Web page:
“Jesus looked on him and loved him”

Mk 10,21


In every age, God has raised up men and women who hear Christ’s call to discipleship, and respond in a radical way, leaving the comfort of friends and family to dedicate themselves completely to the Lord.

The radical nature of this way of life finds a sympathetic echo in the human heart, which is “restless until it rests in Thee”, as St. Augustine put it. When the Lord Jesus walked this earth, disciples gathered round him who wanted to be with him, remain with him, abide with him – forever. The monk or nun longs to follow the Lord in the same way.

What else is the cloistered life if not the continuous renewal of a “yes” that opens the doors of one’s being to welcome the Lord? It is in fact thanks to this stability and cloistered existence that you pass through this life without setting your hearts on earthly things, but striving constantly towards your goal. The nun, a pilgrim in her cloister, is always journeying towards the Lord. Each new morning she can sing with the Psalmist “O God, you are my God whom I seek; and my soul thirsts… Thus have I gazed towards you in the sanctuary” (Ps 63:2-3). And with the Bride of the Canticle she can say: I will rise then and go about the city; in the streets and crossings I will seek him whom my heart loves” (Song 3:2).

In the monastery everything is directed to seeking the Face of Christ, everything is reduced to the essential, because only what brings one close to him is important. Therefore, how precious is your vocation of special consecration! It is truly a gift that is centred in the mystery of ecclesial communion, accompanying the apostolic mission of those who labour in proclaiming the Gospel.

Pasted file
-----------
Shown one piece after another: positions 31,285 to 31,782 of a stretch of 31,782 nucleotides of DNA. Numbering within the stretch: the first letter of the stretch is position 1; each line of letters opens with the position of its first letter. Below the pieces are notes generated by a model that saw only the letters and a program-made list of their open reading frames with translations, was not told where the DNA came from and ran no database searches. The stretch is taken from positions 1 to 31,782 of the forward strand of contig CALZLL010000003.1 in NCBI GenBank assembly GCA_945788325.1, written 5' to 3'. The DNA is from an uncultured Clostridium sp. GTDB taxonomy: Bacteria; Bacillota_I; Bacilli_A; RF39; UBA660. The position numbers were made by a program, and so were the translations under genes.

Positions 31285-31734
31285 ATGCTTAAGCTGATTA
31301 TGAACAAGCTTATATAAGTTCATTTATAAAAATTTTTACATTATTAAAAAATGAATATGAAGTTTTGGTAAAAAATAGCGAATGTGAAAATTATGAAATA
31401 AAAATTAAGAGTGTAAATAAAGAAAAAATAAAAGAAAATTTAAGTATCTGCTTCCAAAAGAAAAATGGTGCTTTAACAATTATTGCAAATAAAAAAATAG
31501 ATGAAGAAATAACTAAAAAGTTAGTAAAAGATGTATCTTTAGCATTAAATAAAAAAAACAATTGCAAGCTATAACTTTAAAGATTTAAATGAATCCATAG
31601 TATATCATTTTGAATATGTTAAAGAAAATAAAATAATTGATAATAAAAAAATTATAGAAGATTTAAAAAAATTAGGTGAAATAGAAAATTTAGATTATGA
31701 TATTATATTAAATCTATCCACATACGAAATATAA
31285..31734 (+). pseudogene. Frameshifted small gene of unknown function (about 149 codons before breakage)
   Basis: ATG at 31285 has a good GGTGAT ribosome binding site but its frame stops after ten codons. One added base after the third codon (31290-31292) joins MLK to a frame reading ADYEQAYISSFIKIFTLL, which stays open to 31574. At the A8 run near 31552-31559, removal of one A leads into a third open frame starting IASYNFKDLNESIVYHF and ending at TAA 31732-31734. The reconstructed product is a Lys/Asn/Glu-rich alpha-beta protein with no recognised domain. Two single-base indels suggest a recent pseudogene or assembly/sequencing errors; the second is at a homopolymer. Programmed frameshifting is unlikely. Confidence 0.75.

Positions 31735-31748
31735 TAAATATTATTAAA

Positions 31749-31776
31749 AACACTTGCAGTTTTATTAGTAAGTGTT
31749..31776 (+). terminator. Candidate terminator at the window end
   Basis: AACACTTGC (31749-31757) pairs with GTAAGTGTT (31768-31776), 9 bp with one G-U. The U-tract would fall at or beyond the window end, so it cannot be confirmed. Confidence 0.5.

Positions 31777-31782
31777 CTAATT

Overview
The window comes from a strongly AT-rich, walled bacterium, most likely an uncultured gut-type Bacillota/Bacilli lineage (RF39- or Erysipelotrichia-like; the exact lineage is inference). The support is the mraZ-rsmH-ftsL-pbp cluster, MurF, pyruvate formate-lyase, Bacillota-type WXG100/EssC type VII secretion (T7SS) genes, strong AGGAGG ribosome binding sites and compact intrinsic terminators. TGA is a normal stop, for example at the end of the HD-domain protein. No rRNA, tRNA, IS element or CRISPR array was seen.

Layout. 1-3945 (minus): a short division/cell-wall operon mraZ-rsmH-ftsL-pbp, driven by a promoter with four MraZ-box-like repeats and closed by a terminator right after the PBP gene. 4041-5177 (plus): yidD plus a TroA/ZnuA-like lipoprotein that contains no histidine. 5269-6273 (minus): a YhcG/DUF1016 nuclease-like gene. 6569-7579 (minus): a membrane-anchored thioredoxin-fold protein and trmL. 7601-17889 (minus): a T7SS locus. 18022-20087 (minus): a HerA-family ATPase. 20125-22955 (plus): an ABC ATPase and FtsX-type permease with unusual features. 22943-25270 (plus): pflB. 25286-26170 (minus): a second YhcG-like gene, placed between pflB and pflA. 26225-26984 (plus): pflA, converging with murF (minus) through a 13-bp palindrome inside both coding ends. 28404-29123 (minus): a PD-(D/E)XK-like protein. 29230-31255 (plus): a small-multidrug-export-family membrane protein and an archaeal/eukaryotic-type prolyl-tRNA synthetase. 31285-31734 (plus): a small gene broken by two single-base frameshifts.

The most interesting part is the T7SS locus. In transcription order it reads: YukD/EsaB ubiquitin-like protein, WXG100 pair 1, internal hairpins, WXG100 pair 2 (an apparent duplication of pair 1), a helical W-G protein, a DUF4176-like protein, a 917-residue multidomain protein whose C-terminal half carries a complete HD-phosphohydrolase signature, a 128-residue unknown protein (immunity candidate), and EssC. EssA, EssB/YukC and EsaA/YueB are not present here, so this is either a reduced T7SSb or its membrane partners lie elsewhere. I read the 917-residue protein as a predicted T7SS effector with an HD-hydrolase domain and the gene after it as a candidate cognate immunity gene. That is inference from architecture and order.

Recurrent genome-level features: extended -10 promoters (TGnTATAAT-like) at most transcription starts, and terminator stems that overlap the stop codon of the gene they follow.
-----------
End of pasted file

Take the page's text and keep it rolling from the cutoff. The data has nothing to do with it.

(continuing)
(Pope St John Paul II)

What is a vocation?

One way to understand this is to look at the way Jesus calls in the Gospel.  It is clear from  the Gospel that Jesus called disciples to him  in two different ways: some follow Our Lord in a general way; some receive a more specific calling from Christ. On the one hand there were many people who came to Jesus to listen to his preaching, to be strengthened by his teaching, to receive healing and an orientation for their lives.  And they receive healing, encouragement and direction from him.  They come to him and then they leave him to go back to their own home.

On the other hand, there was a smaller group of men and women who followed him more closely. Among this smaller group we have those called disciples, those men and women who were at the full disposal of Jesus-like Mary Magdalene, Martha, and Lazarus and others.  And there were of course the Twelve: At the call of Jesus, “Come!” his “Come and see!” his “Come follow me!” the apostles were henceforth always with him. They share their lives completely with him.

If they are sent out, they are sent  only by the Lord’s commission and for his purpose; and they return to him as  to the place where they belong. Moreover, it was not their choice  to follow Jesus, it was his choice. The vocation to the religious life  is, therefore, a special gift, a personal gift, a privileged gift granted by God, not to the majority, but to the minority.  No one can bestow  this privilege on himself, as Jesus said: You have not chosen Me, but I have chosen you (Jn 15:16).

“In the first place, a vocation, or a call to the Priesthood or the Religious Life, in contradistinction to the general invitation, held out to all men, to a life of perfection even in the world, is a free gift of God bestowed on those whom He selects: “You have not chosen Me,” he said to His Disciples, “but I have chosen you,” and the Evangelist tells us that “Christ called unto Him whom He willed.” Often that invitation is extended to those whom we would least expect. Matthew, surrounded by his ill-gotten gains; Saul, “breathing out threats and slaughter against the Christians,” each heard that summons, for a sinful life in the past, St. Thomas teaches, is no impediment to a vocation.”

From Vocation by Fr William Doyle, S.J. (died 1917)